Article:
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GCM Zero Draft: From Guest Workers to Immigrants
February 21, 2018
The UN General Assembly in September 2016 proposed a Global Compact for "safe, orderly, and regular" Migration. The goal is to commit world leaders who sign the GCM in December 2018 to "common principles" and "action items" to strengthen the global governance of migration and to promote the "positive contributions" of migrants.
The US in December 2017 withdrew from negotiations for the GCM, saying that the 2016 New York Declaration establishing the GCM process includes "numerous provisions that are inconsistent with US immigration and refugee policies and the Trump Administration's immigration principles."
UN secretary general Antonio Guterres in January 2018 acknowledged that international migration is not well managed, but insisted that "public perception… wrongly sees migration as out of control…[leading to] increased mistrust and policies aimed more at stopping than facilitating human movement."
The industrial countries hosted two thirds of the world's 258 million international migrants in 2017. President Trump often emphasizes the crimes committed by some migrants, while the leaders of several Eastern European countries use harsh language depicting migrants as criminals or spreading disease to refuse EU demands that they accept some of the migrants arriving by boat in Greece and Italy.
The EU justified its agreement with Turkey, which returns migrants who arrive illegally in Greece after March 20, 2016, as an humanitarian gesture aimed at reducing lives lost at sea. Similar Italy-Libya agreements have slowed the flow of migrants over the central Mediterranean since summer 2017.
Zero Draft. The GCM coordinators, Mexico and Switzerland, released a "zero draft" on February 5, 2018 that includes 22 actionable commitments, from better data to enhancing the portability of social security benefits. It calls on the UN to review progress toward achieving migration goals with a new International Migration Review Forum every four years beginning in 2022.
The first priority of the zero draft is better data on migration, followed by a commitment to pursue the SDGs and speed development so that people migrate out of choice rather than necessity, that is, reduce the push factors. Recommendation three is to provide better information to migrants before departure, while they are en route, and once they are in destinations, and four calls on governments to provide identity documents to migrants.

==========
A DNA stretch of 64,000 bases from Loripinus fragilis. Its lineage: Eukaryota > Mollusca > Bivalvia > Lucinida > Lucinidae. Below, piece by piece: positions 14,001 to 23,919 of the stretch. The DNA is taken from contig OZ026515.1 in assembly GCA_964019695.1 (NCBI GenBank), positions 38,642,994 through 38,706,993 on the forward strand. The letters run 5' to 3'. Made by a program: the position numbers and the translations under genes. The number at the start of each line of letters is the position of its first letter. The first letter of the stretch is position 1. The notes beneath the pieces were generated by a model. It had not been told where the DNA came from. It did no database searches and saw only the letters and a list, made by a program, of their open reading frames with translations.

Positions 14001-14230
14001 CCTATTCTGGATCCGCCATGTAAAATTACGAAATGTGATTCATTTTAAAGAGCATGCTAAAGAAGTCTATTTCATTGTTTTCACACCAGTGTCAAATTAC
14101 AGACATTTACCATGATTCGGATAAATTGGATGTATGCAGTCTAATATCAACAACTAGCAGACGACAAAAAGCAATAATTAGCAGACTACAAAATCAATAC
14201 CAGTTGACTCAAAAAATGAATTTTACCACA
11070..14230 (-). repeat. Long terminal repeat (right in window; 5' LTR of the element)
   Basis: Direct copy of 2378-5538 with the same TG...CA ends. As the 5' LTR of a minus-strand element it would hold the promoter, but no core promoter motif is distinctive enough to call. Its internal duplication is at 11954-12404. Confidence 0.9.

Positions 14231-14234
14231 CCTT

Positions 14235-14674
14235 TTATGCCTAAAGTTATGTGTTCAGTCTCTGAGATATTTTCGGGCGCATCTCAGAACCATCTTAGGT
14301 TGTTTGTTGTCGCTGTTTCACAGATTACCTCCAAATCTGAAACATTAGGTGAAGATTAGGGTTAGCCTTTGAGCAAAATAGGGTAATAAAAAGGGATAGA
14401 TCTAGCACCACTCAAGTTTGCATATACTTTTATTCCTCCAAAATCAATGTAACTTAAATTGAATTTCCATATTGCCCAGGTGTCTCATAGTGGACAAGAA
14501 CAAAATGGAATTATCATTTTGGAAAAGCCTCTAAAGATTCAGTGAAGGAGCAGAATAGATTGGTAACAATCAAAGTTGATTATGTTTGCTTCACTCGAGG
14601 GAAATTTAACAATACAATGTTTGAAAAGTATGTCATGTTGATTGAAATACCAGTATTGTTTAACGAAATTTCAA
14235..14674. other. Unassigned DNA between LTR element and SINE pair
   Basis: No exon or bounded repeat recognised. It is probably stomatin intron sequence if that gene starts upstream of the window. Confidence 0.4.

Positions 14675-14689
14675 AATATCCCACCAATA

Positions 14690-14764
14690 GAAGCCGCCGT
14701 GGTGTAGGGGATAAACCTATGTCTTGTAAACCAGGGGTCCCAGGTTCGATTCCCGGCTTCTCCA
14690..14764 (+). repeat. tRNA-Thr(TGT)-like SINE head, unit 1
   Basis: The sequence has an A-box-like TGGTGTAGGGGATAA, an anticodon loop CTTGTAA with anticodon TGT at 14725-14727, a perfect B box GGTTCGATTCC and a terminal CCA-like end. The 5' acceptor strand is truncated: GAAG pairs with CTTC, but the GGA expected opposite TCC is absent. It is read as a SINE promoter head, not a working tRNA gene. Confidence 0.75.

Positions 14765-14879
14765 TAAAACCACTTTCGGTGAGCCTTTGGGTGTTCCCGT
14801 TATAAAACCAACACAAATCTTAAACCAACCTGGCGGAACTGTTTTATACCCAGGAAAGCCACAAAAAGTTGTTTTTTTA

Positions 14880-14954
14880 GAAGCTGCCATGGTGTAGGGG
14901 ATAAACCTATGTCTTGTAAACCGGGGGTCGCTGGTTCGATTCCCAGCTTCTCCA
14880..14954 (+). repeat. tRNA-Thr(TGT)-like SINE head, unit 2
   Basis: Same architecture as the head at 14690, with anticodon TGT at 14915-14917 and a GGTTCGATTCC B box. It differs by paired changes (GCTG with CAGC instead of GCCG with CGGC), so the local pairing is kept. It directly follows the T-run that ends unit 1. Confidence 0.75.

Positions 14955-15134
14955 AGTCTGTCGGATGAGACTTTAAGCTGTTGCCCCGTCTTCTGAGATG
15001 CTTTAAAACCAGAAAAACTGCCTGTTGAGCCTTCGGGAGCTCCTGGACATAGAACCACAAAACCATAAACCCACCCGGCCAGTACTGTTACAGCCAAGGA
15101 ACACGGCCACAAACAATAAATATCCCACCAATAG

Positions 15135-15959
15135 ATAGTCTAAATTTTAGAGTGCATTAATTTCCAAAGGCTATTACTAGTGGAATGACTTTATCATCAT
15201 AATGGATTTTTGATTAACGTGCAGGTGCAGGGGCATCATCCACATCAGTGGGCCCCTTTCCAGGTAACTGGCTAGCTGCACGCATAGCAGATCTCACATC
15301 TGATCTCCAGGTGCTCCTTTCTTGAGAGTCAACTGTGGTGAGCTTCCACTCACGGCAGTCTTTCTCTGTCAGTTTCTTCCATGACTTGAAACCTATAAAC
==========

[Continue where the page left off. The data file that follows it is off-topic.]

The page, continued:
Recommendation five deals with labor migration. It calls on governments to open "regular pathways" that reflect "demographic and global labor market realities" by developing model labor mobility agreements by sector, such as for agriculture and hotels, and at all skill levels. These wider pathways for workers should reflect labor demand and supply and involve input from local stakeholders. All migrants should be able to bring or unify their families abroad.
Recommendation six calls for fair and ethical recruitment, including prohibiting recruiters from charging fees to migrant workers and having expansive joint liability, so that the beneficiaries of the work of migrants are jointly accountable for any labor law violations committed by the contractors and subcontractors they utilize. This recommendation also calls for guest workers to be treated like immigrants, able to switch employers once abroad, but does not deal with compensation for employers who presumably paid all of the migrant's recruitment costs.
The labor migration recommendations are likely to be rejected for several reasons. First, most countries determine whether employers need migrant workers on a job-by-job basis, which means that migrant workers are tied to a job that the government agrees cannot be filled by local workers. The GCM recommendation would effectively inject a certain number of workers into a labor market and expect them to find jobs. This may protect them from exploitative employers, but could also leave migrants unemployed and homeless.
Second, matching workers with jobs cost money, and prohibiting recruiters from charging workers means that job-matching costs must be paid in other ways, such as lower wages. Temp agencies do not charge workers for jobs, but also pay them lower wages than the workers with whom they work who are hired directly. Workers who invest in education and earn credentials often find that foreign employers willingly pay job-matching costs. Someone must pay to match low-skilled worker with jobs, and if employers pay job-matching costs, they are also likely to offer lower wages.
Lower wages may be an acceptable trade off for no worker-paid fees if workers do not have to borrow money to work abroad. However, surveys suggest that most low-skilled workers are able to borrow money to cover migration costs at low or no interest from friends and relatives. It may be more useful to coordinate efforts to reduce the very high migration costs of some workers in some corridors rather than call for a new labor migration worker model likely to be rejected by most destinations.
The GCM essentially calls for immigration rather than temporary worker programs to move workers over borders. Immigrants can normally arrive with their families and change employers, and can become naturalized citizens within a defined amount of time.